U2's 'Vertigo//2005' Tour kicked off to a rapturous reception in San Diego tonight.
After a blistering opening set from Kings of Leon, finally, three and a half years after the end of the Elevation Tour, U2 hit the stage again in San Diego tonight.
As a series of different voices intoned through the PA, 'Everyone, everyone, everyone...' suddenly the opening chords of City of Blinding Lights alerted the capacity crowd to the arrival of the band.
At the same time the back and sides of the stage were surrounded by a breathtaking curtain of lights, a series of great neon skyscrapers falling from the rigging high above. And with Adam, Larry and Edge at their positions on an incredibly simple, stripped-back stage set, Bono emerged, almost unnoticed, way down at the tip of the new 'elipse' shaped catwalk.
"The more you see, the less you know..." he sang, and the tour was underway.
Vertigo, a second song from the latest album followed to a tumultous reception as Bono called out 'Hello, hello, we're in San Diego!'
Then, almost as if they had been written yesterday, the band played a clutch of tracks from their very first album.
'Wanna go back, wanna go back, wanna go back to where it started for us.' said Bono, before U2 ripped into Cry/Electric Co., An Cat Dubh and Into the Heart from way back in the late 1970's.
Already Willie Williams' stunning new show design was catching every breath - not least for fans with seated tickets who were the only ones who could see that the stage floor itself was embedded with lights, periodically hosting racing contests between different series of coloured illuminations. (You had to be there... as many of you will be sometime this year.)
In fact it turned out to be a show full of surprises. When was the last time in the same show that we saw Larry on keyboards, Adam on guitar, Edge on bass and Bono on drums ? Did we ever ? (Let us know, if you think so.)
'Thanks for waiting for us, thanks for waiting in line for tickets,' explained Bono in the break after New Year's Day. 'It's a great night that we made it here, we didn't know that we would... it's a miracle.'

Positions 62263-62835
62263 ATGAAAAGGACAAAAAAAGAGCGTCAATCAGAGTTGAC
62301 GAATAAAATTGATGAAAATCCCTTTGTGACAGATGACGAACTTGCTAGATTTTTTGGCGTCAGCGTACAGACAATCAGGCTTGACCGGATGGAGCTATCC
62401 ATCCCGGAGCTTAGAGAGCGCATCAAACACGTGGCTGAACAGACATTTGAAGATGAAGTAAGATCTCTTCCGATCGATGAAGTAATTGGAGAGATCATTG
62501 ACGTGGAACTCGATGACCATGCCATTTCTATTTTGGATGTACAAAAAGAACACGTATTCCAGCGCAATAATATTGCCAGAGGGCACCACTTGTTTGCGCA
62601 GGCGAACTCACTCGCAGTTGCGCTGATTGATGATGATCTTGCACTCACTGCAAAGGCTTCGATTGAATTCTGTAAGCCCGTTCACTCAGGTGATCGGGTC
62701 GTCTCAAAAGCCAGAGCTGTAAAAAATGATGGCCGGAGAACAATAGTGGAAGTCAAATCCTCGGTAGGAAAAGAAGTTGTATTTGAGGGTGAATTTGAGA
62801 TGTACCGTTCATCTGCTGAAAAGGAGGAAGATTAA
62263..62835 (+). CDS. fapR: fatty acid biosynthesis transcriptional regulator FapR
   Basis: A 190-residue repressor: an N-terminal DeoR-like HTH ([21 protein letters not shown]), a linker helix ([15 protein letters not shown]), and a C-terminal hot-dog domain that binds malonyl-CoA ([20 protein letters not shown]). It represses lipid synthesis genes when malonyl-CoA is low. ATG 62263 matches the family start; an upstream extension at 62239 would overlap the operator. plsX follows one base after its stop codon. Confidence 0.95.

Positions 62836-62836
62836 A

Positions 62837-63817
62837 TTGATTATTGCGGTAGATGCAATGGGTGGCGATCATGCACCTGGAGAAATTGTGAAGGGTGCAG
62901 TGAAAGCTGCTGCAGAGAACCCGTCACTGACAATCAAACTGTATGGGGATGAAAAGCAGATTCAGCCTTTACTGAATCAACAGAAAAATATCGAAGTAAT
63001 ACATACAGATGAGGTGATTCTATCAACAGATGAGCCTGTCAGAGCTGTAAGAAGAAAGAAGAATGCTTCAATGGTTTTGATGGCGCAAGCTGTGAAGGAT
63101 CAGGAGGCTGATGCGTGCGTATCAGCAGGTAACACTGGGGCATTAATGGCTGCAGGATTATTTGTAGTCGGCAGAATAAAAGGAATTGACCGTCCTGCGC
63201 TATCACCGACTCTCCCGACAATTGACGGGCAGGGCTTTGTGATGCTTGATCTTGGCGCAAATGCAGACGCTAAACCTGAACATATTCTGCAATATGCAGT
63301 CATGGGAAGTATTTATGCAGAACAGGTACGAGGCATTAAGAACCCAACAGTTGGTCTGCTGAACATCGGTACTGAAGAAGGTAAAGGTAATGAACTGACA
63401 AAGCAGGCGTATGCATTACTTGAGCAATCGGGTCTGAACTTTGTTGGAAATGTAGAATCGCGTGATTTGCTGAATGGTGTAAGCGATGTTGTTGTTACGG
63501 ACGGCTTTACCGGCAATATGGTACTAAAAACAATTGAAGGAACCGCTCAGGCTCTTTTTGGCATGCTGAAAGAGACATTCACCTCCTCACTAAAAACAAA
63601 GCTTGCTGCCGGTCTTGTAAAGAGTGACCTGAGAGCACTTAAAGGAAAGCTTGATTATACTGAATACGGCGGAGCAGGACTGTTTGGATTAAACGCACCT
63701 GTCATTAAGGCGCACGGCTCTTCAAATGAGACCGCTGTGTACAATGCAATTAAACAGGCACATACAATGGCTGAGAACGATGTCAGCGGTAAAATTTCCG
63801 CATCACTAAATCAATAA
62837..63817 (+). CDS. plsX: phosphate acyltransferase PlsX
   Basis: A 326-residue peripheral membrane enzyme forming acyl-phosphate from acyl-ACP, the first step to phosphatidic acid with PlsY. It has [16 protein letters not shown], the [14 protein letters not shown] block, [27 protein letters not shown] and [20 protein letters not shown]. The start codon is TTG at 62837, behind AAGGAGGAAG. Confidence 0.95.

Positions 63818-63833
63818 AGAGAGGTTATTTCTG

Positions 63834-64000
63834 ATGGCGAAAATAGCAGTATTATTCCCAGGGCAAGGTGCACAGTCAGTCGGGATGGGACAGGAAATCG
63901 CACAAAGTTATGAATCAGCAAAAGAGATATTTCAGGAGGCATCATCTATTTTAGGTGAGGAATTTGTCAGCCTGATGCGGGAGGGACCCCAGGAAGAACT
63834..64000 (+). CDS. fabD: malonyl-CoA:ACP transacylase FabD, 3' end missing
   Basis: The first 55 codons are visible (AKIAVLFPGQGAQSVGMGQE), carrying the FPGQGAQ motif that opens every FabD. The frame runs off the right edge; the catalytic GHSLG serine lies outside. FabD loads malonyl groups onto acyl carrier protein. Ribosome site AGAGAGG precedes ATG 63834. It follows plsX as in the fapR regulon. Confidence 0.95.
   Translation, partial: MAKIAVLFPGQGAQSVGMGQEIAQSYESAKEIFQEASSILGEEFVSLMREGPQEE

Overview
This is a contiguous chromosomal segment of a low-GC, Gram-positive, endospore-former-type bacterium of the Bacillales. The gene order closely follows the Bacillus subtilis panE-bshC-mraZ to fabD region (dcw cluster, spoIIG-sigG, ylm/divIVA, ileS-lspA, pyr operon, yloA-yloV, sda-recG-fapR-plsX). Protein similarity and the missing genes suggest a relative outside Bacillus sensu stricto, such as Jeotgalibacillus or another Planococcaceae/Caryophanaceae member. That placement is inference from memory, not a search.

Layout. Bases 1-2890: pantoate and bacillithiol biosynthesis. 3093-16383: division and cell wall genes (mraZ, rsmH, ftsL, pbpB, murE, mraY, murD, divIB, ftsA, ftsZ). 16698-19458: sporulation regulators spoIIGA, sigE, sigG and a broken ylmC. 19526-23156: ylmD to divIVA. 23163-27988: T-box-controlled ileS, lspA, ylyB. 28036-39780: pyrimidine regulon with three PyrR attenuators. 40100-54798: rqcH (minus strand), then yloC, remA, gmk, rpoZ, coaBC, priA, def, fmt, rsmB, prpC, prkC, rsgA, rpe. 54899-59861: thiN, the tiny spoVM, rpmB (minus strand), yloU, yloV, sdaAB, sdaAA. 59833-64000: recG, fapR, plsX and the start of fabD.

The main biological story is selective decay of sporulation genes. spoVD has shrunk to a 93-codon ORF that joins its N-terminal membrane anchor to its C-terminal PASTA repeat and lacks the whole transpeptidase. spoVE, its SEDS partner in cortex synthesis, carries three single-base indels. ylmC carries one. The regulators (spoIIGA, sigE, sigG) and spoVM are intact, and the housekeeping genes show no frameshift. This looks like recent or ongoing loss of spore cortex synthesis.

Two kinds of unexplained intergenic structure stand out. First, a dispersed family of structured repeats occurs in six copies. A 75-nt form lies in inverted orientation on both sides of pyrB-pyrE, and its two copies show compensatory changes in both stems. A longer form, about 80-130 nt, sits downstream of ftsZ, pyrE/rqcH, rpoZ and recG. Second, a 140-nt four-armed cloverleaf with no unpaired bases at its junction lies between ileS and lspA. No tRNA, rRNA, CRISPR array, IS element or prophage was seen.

Cue Miracle Drug followed by Sometimes You Can't Make it On Your Own ('My father Bob would love to have been in showbiz...'). As he sang, three huge panels of blue light fell around the stage, the centre one featuring the startlingly elegant figure of a strolling man - a piece drawn from the work of the British artist Julian Opie.
Any hint of peace and harmony was shattered with the arrival of a trilogy of 'war' songs, opening with the filthy guitar chords of Love and Peace which featured Larry on a single drum and cymbal at the tip of the catwalk and ended with a bandana-wearing Bono completing the drumming himself. The stage swathed in a red mist, Sunday Bloody Sunday was followed seamlessly by Bullet The Blue Sky in which a gigantic blue fighter plane flew ominously across the back of the stage. The sense of threat in the atmosphere was amplified as the song finished with Bono, now blindfolded and on his knees, singing a line from the 2002 hit The Hands That Built America, interspersed with 'Johnny Come Marching Home'.
Another production innovation came with the emergence of two huge billowing clouds of smoke at each side of the stage, as the Declaration of Human Rights scrolled down the main stage-wide screens on top of the set. Depending on where you were sitting, if you looked at the clouds you could see the face of a woman within them, reciting the Declaration.
Edge appeared out of the smoke with the opening chords of Zoo Station before - with a cry of 'He's back' - the return of The Fly, complete with gigantic slices of random text and phrase splattered across the light curtains.
'Martin Luther King had a dream,' explained Bono, as the band lowered the temperature during the end of Pride in the Name of Love.
'He wasn't just talking about the American dream.
His dream was even bigger than that.
It was a dream big enough to fit the whole world.
It was a dream where everyone was equal under the eyes of God...
As Pride segued into Where the Streets Have No Name, Bono subtly drew comparison between the civil rights campaign led by Dr Luther King in 1960's America and the human rights campaign to fight poverty in modern day Africa.
'From Dr King's America to Nelson Mandela's Africa...' he said, introducing a new American campaign to recruit one million Americans to work together to make poverty history. (More on the ONE campaign here http://www.one.org/ )
Then it was straight into a rip-roaring version of All Because of You, the fifth, but not last track from the new album. Barely leaving the stage for their final encore, Yahweh arrived featuring 'the multi-instrumentalist Larry Mullen' as drummer took his place before the keyboard.
If U2 opened their new tour with tracks spanning nearly three decades, they closed it with tracks spanning two.
'We haven't played this one since 1983' said Bono, but everyone knew what it was because Adam had strapped on the guitar and Edge was holding the bass.
'I will sing, sing a new song,' sang Bono, and on the first night of a nine-month tour they had sung new songs which are already so well known that they went down as well as any of the old songs.
Wonder what the set list will be like at the next show!
WERE YOU AT THE FIRST SHOW TONIGHT ? Read what other fans who were at the show thought about it here in Zootopia - and add your own comments.